More than two dozen workers and union rights activists rallied outside the campus entrance of Greenfield Community College (GCC) on Monday, Feb. 26, to stand in solidarity with thousands of workers from around the country during the Workers’ Day of Action.
The rally, hosted by the Hampshire/ Franklin Labor Council, coincided with Supreme Court hearings regarding the Janus vs. AFSCME case, which could weaken the ability of public sector employees to unionize by eliminating agency fees — a currently mandatory fee that covers the cost of negotiating and enforcing a union contract. If the Supreme Court rules in favor of Janus, public sector employees would be allowed to stop paying dues while still being protected by their union. The Supreme Court is slated to make its decision in early summer.
State Rep. Paul Mark (D-Peru) said he’s been a card carrying and dues paying union member since he was 16 years old with the International Brotherhood of Electrical Workers.
“My father was a teamster and his father was a union electrician as well … Thanks to being a union member, it made such a difference in my life. I had fair pay. I could buy a house when I was 24 years old because I was paid fairly at Verizon. I had healthcare benefits. I had a pension. I had access to sick time. I had access to a tuition plan that paid 80 percent of five degrees that I got in 10 years that I never could have had without that ability. I have this because people who I worked with joined a union and stood together and were willing to go on strike and go without for other people like them.”
He views the the Janus vs. AFSCME case to be about “free rider syndrome,” which Mark describes as “I want all the benefits of being in a union, but why would I actually be a member?”
Mark said battles for fair pay and union rights continue to this day under a right-wing political climate that favors corporate interests over economic justice for workers.
“It’s wrong for the federal courts to take away the rights of states to decide how their public employees should be treated,” he said. “They should have the right to access public employee benefits and collective bargaining because that’s determined at the state level for public employees.”
Greenfield City Councilor Sheila Gilmour, vice president of the University Staff Association union for clerical workers and accountants at the University of Massachusetts Amherst, said she worries about the workers of the future if the Supreme Court rules in favor of Janus.
“I don’t know where they’re going to draw their strength if they don’t have the solidarity that you have from a great labor community like we have,” she said. “They’re going to try to take away agency fee and whatever they can, but as long we’re still here, still volunteering, and we still show up for each other, and we all stick with the union and hopefully in three years it can only get better.”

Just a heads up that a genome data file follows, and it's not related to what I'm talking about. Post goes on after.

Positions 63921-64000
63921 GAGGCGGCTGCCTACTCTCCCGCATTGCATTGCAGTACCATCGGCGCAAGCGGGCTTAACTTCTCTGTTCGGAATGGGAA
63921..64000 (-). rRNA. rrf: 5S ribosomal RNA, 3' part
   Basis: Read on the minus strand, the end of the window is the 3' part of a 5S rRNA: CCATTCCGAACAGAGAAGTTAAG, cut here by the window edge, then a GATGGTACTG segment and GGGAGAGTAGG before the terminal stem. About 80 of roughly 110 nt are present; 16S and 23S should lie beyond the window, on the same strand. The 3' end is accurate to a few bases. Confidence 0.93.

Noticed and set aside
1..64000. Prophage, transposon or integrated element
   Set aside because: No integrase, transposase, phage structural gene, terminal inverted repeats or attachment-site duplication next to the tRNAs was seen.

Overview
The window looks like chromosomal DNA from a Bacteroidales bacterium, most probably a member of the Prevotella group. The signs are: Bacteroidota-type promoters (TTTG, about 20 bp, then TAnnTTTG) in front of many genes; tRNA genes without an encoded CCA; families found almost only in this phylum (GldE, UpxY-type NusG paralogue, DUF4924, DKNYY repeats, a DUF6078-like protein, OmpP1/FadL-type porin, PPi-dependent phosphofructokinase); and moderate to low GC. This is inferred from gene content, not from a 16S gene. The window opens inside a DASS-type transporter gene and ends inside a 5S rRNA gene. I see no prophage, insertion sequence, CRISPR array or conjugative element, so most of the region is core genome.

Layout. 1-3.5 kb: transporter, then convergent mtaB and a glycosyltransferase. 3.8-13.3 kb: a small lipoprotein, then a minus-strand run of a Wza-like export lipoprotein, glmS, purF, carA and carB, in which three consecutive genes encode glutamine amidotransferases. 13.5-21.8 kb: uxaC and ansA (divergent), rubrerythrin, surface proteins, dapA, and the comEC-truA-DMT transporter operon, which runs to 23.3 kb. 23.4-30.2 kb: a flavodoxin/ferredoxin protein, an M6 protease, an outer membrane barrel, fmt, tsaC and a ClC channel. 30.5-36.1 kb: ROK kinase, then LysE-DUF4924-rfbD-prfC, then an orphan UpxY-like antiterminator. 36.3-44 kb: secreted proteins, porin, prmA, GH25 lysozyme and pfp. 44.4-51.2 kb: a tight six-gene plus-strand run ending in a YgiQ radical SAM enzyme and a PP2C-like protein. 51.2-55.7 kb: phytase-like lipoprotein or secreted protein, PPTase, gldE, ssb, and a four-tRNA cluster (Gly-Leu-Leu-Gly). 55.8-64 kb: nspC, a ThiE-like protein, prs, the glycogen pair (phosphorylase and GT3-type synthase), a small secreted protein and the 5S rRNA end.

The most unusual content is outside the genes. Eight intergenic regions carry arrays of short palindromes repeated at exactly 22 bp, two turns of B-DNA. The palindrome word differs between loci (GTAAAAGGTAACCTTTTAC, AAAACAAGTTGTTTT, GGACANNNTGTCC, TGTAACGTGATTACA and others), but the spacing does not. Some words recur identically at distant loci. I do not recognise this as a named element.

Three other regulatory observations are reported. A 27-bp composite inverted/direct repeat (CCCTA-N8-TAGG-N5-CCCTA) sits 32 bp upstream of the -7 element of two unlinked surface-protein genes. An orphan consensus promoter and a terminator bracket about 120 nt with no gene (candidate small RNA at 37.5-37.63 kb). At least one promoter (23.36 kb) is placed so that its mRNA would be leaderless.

Anne Wiley, a decades long professor of psychology, gender, and women’s studies at GCC, said for the last five years she’s served as an adjunct faculty member. Eighty percent of the faculty at GCC is part-time. When she first started working at the college, 80 percent of professors worked full-time hours.
“Right now, the adjunct professors across the 15 community colleges [in Massachusetts] are working without a contract,” she said. “Our contract expired a year ago in June. We had an extension and there’s still time to come to the table.”
She said in 1965 close to half the workers in the United States belong to a union. Today, only 11 percent of workers have a union, most of which are public employees such as teachers and government officials.
Ann Valentine, a middle school teacher in Greenfield who has worked in the district for 25 years, said she finds it empowering for teachers to come to the negotiating table with the strength of her union.
“There are some people who are afraid to have their voice,” she said. “They feel that they might be retaliated against and I try to encourage them to say, ‘Show your voice. Use your voice. Come to the table as part of the union.’”
Donna Stern, a registered nurse and co-chair of the nurses’ bargaining committee at Baystate Franklin Medical Center, said her private union stands hand in hand with all union workers.
“The union has given me a voice; has given me confidence, not only as a worker, but as woman, to stand up and fight for what is right,” she said. “What is right is that we fight for each other. As a nurse that means I fight for my patients and that could be you.”
Mark said workers rights in the United States were hard fought throughout the country’s history and today is no different.
“What I learned in law school is that since the beginning of this country big corporations in the ultra right wing will use the law and use the courts to try to take away that right,” he said. “We have cases back in 1806. Shoemakers in Philadelphia – they were charged with conspiracy and restraint of trade. We had, throughout the 1890s and 1920s, injunctions to end strikes and force people to work against their will when they wanted to be out their fighting for their own economic interest.”